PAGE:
And just like that, it’s now Tuesday.
Yesterday, rather than my long day, I only had to put in seven hours rather than eleven. (I work half-days on Friday, but it was a holiday so got paid for eight, which meant four hours had to go from somewhere; Monday was the easiest choice for the testing schedule) I worked on the WIP and faced up to the fact that the reason I didn’t work on it Sunday was because the next chapter to revise (Chapter Four, to be exact) really needs to begin with a nightmare and the main character being woken up from it by a thunderstorm in the middle of the night. Heavy sigh. I was resistant to writing the nightmare scene because it felt lazy to me; I’ve done the woken-from-a-nightmare-by-a-thunderstorm in several books now, and it’s kind of become a trope in my works that have a touch of the paranormal to them–I think I even did this in The Orion Mask, which didn’t have anything of the paranormal to it.
I hate being aware of tropes in my own work…my own personal tropes?
I am sure this has something to do with getting a D on a story for that wretched writing instructor (the one who told me I’d never be published) that included a dream; take that, asshole professor who has never published anything; another novel by me in print with a dream sequence.
But in this case, the nightmare is necessary foreshadowing, not just lazy writing (or so I am convincing myself, at any rate). I need to create a mood in the book, and the nightmare plays into this feeling that something just isn’t right at my main character’s grandmother’s house. I’ve also worried that the story is too similar to Lake Thirteen, that I might be repeating myself, but I think that is also part of writing another ghost story. I’ve already written one, and so there’s always going to be the fear that I am just retelling the same story again. It isn’t quite the same story, but there are enough similarities that I delayed writing this book for a very long time because I simply assumed they were too much alike. But that’s also the challenge of writing this one, and why I decided to go ahead and write it: for the challenge of writing another ghost story without repeating the same story and scenes.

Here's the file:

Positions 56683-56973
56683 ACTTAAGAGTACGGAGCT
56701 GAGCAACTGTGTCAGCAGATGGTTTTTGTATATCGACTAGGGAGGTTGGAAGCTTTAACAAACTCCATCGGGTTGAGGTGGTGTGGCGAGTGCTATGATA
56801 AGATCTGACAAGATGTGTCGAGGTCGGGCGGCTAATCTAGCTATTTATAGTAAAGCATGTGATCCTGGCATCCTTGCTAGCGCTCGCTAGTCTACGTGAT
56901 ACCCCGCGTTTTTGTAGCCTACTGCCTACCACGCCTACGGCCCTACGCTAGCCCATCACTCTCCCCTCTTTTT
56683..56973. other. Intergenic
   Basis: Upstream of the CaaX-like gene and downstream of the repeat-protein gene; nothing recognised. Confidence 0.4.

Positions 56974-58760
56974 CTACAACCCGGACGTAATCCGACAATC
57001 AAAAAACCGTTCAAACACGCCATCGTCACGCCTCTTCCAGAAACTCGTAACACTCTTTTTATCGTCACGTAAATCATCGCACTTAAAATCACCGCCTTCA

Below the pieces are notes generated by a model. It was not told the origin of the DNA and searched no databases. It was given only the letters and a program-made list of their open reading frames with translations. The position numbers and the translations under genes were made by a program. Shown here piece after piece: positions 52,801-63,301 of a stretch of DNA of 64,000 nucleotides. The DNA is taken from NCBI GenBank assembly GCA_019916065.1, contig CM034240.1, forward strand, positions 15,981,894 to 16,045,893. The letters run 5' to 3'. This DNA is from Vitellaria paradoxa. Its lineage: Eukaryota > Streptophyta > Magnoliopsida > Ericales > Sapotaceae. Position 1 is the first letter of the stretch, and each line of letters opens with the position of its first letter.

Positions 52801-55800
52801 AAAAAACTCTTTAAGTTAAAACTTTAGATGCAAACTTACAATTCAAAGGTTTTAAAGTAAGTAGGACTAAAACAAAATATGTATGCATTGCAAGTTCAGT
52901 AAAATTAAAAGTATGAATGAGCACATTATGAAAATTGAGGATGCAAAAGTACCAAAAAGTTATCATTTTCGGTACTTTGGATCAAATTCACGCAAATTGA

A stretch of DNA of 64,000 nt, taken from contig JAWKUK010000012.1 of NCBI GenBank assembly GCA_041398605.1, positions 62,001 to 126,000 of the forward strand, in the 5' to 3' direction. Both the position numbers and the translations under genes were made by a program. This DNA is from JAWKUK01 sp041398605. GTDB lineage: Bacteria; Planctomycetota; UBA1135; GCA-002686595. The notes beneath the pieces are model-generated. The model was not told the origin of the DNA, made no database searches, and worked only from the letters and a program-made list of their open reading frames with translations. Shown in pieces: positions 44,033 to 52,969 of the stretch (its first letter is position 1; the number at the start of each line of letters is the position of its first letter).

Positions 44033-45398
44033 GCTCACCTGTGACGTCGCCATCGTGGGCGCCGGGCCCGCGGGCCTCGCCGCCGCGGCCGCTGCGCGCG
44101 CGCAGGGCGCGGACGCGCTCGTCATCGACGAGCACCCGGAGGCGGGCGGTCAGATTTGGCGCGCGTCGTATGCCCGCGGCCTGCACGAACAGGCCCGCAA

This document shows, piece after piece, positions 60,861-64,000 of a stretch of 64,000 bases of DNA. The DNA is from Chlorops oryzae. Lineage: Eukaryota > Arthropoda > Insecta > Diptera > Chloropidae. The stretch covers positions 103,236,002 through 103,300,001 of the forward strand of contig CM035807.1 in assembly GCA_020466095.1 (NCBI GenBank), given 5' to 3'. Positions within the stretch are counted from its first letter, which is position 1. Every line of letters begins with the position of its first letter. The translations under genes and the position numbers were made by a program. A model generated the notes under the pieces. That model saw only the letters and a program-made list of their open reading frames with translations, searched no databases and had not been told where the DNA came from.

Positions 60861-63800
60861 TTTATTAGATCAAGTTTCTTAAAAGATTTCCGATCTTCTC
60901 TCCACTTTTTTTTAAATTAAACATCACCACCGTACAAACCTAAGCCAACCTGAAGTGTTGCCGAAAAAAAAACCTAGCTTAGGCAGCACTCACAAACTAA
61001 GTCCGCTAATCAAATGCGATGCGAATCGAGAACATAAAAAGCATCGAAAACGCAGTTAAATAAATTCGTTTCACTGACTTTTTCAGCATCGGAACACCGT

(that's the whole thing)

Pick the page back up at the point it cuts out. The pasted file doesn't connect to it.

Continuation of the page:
I suppose once I finish writing this draft I should probably reread Lake Thirteen just to be on the safe side. It’s been years since I wrote and published that particular book and so it’s entirely possible my creative mind could be taking shortcuts. But this is a more complicated and complex book than Lake Thirteen; it’s also a lot more ambitious. I am trying something with the voice I’ve never done before–first person present tense–and that is, in and of itself, hard to keep track of and it’s very easy to slip into past tense, which is my usual go-to. Again, trying to challenge myself with this voice and character and tense; we shall see how it works out, I suppose.
Thirty-odd books and a ridiculous amount of short stories later, and it never gets any easier. Oh, the self-doubt and constant evaluation of my abilities as a writer…it never goes away, and it’s something I’m trying really hard to work around and ignore. I think part of the reason I am so bad about self-promotion is tied not only into the entire concept of modesty that I was raised to believe in but the self-doubt and self-deprecation that comes along with who I am as a person.
It’s a wonder I’m not in a strait-jacket.
And on that note, tis back to the spice mines.